Study Uses Dental Stem Cells To Promote Retinal Regeneration After Eye Injury

Ben Mead Molecular Neuroscience Group Neurotrauma and Neurodegeneration Section School of Clinical and Experimental Medicine University of Birmingham, BirminghamMedicalResearch.com Interview with:
Ben Mead
Molecular Neuroscience Group
Neurotrauma and Neurodegeneration Section
School of Clinical and Experimental Medicine
University of Birmingham, Birmingham

Medical Research: What are the main findings of the study?

Answer: Traumatic and neurodegenerative disease of the retina lead to an irreversible loss of retinal ganglion cells (RGC) which are the neuronal cells located in the inner retina that transmit visual signals to the brain. Thus RGC injury results in visual defects which can ultimately progress into permanent blindness. One promising therapeutic approach is the use of stem cells as a source of replacement for lost retinal cells. However a theory has emerged suggesting that stem cells can act through the secretion of signalling molecules (growth factors). One stem cell that has recently shown great promise for neuronal repair are dental pulp stem cells (DPSC), which are multipotent stem cells easily isolated from adult teeth, including third molars (Mead et al 2013, 2014).

In our research, we transplanted either dental pulp stem cells or the more widely studied bone marrow-derived mesenchymal stem cell (BMSC) into the vitreous chamber of the eye after optic nerve crush (Mead et al 2013). The main finding of this study was that DPSC, to a significantly greater degree than BMSC, promoted the survival of injured RGC and the regeneration of their axons. We also showed that the mechanism of action was not through differentiation and replacement of cells but was actually paracrine mediated, i.e. through DPSC-derived growth factors (Mead et al, 2013, 2014).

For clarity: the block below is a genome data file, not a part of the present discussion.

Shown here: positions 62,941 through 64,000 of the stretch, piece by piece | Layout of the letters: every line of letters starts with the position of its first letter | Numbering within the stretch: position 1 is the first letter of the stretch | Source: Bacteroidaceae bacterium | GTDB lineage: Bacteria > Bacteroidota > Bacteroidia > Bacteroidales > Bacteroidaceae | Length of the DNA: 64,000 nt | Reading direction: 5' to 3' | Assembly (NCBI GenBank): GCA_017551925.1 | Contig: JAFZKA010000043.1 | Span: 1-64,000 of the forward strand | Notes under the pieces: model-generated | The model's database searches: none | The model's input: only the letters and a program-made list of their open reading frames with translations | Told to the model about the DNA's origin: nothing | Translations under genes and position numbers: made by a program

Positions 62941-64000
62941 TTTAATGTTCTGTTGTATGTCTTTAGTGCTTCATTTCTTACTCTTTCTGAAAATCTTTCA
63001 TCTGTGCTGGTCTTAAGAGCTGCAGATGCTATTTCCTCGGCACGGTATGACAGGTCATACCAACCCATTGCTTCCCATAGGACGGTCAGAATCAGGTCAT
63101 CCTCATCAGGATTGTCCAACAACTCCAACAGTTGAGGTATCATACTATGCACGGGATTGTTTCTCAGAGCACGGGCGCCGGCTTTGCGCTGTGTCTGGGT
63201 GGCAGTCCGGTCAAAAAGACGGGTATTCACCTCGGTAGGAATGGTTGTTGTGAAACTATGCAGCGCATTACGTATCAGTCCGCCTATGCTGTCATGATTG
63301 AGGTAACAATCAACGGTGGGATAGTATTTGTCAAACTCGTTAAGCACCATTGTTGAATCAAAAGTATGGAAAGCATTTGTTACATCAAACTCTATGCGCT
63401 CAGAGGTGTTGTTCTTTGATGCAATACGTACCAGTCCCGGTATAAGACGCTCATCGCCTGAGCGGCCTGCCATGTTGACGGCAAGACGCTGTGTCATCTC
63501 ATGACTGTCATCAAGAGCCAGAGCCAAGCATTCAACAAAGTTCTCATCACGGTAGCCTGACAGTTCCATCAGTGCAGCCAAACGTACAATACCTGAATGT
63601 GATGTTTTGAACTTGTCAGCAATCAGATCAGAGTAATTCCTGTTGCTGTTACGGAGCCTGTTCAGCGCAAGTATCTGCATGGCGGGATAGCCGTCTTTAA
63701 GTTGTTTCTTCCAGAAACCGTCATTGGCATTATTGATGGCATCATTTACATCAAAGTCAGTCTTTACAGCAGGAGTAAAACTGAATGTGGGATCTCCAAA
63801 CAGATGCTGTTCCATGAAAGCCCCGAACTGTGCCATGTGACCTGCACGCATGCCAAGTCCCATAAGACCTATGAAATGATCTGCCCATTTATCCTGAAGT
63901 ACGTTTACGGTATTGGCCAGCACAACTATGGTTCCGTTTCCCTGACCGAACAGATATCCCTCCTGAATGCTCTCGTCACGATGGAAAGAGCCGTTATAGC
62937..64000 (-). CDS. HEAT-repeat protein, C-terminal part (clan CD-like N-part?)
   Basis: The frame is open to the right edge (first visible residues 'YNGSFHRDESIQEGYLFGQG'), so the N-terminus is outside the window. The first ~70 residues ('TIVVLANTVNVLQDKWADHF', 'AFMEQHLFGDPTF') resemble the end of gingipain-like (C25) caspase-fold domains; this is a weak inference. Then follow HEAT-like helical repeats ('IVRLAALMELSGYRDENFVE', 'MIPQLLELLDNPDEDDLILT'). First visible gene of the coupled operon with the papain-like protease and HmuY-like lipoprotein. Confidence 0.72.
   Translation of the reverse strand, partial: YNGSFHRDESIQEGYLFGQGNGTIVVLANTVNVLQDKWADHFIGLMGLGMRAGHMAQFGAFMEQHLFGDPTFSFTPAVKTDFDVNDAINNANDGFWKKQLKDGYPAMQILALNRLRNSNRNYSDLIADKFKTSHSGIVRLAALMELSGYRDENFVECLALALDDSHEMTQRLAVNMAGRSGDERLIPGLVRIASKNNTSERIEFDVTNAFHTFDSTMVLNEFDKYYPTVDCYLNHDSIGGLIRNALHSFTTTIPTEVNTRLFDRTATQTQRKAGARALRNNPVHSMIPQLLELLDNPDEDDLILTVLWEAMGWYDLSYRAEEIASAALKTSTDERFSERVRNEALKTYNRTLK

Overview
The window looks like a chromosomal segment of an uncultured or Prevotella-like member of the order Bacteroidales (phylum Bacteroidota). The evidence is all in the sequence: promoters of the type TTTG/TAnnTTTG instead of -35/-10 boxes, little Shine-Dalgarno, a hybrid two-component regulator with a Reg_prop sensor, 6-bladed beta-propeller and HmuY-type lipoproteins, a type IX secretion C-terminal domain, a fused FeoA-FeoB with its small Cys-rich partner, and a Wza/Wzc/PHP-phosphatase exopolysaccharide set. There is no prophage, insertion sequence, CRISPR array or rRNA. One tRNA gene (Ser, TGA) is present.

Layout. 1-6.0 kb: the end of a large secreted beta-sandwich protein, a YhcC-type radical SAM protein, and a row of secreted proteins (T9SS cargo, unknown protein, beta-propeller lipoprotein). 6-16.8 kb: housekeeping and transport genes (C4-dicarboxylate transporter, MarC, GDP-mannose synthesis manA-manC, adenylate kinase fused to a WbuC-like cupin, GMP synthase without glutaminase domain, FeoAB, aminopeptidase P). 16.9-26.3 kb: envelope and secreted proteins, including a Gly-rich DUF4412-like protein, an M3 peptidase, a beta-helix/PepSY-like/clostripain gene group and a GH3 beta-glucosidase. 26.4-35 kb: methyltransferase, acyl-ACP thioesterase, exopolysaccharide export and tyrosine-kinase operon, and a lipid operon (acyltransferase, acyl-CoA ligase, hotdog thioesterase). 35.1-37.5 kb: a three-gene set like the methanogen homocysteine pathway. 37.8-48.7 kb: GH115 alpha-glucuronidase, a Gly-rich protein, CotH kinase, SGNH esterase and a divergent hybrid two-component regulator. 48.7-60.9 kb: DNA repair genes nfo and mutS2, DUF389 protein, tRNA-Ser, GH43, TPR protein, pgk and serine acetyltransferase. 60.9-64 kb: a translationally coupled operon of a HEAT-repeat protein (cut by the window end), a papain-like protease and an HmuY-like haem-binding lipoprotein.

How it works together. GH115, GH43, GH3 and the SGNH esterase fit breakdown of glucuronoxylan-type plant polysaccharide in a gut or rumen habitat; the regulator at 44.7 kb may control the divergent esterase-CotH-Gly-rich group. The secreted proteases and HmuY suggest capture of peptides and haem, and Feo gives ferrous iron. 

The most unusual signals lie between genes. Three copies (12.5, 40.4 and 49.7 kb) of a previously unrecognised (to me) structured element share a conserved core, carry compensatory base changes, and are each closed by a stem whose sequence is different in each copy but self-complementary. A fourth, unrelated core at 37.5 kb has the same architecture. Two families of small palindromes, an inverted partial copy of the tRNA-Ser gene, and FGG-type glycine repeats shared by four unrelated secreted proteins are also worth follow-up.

Answer: Transplantation of mesenchymal stem cells (such as BMSC and DPSC) into other sites of the body is short lived and the cells are cleared very quickly. The eye is an immunoprivileged environment and migration of cells is limited. We found that the cells survived for 21 days in the eye and did not engraft or migrate into any tissues. We also found that, due to the neural crest origin of the DPSC, their neurotrophic secretory profile was more pronounced than BMSC, explaining why DPSC were more neuroprotective and axogenic for injured RGC in vitro and in vivo.

Medical Research: What should clinicians and patients take away from your report?

Answer: Stem cells show great promise in treating a variety of neurological conditions, including traumatic and neurodegenerative diseases of the eye. However, their mechanism of action is not restricted to cell replacement and could be used therapeutically as a paracrine-mediated therapy (Mead et al., 2014). Finally, stem cell therapy using ethically unhindered cells such as the easily isolated BMSC and DPSC is showing promise as a future treatment for the retina.

Medical Research: What recommendations do you have for future research as a result of this study?

Answer: The study warrants further investigation into the mechanisms of how different stem cells work to promote neuroprotection and axogenesis. It also highlights how stem cells from different sources in the body can have differing efficacy and highlights the need to test different stem cells to ensure the most appropriate cell is taken forward to clinical trials.

Citation:

Mead B, Logan A, Berry M, Leadbeater W, Scheven BA (2013) Intravitreally transplanted dental pulp stem cells promote neuroprotection and axon regeneration of retinal ganglion cells after optic nerve injury. Invest Ophthalmol Vis Sci 54:7544-7556.
Mead B, Logan A, Berry M, Leadbeater W, Scheven BA (2014) Dental pulp stem cells, a paracrine-mediated therapy for the retina. Neural Regeneration Research 9: 577-578.